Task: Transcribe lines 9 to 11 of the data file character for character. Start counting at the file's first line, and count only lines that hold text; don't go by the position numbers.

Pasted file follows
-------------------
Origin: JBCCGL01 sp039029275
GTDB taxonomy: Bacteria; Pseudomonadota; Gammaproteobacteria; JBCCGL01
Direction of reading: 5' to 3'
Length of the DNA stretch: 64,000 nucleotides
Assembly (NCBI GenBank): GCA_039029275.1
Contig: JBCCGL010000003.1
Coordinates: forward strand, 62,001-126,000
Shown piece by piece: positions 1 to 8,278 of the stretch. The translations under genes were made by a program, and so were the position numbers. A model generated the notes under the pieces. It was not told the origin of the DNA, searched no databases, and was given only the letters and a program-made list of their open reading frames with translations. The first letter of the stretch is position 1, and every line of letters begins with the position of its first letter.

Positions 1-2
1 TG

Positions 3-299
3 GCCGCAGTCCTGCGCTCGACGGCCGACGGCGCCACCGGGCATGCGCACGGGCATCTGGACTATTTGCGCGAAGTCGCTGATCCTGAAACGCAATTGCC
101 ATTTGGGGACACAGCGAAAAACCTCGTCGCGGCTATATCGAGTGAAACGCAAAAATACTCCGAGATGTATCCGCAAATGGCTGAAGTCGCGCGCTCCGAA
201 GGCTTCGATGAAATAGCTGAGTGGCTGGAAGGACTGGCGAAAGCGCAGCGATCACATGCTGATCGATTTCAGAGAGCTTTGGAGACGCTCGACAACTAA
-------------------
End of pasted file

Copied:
Positions 1-2
1 TG

Positions 3-299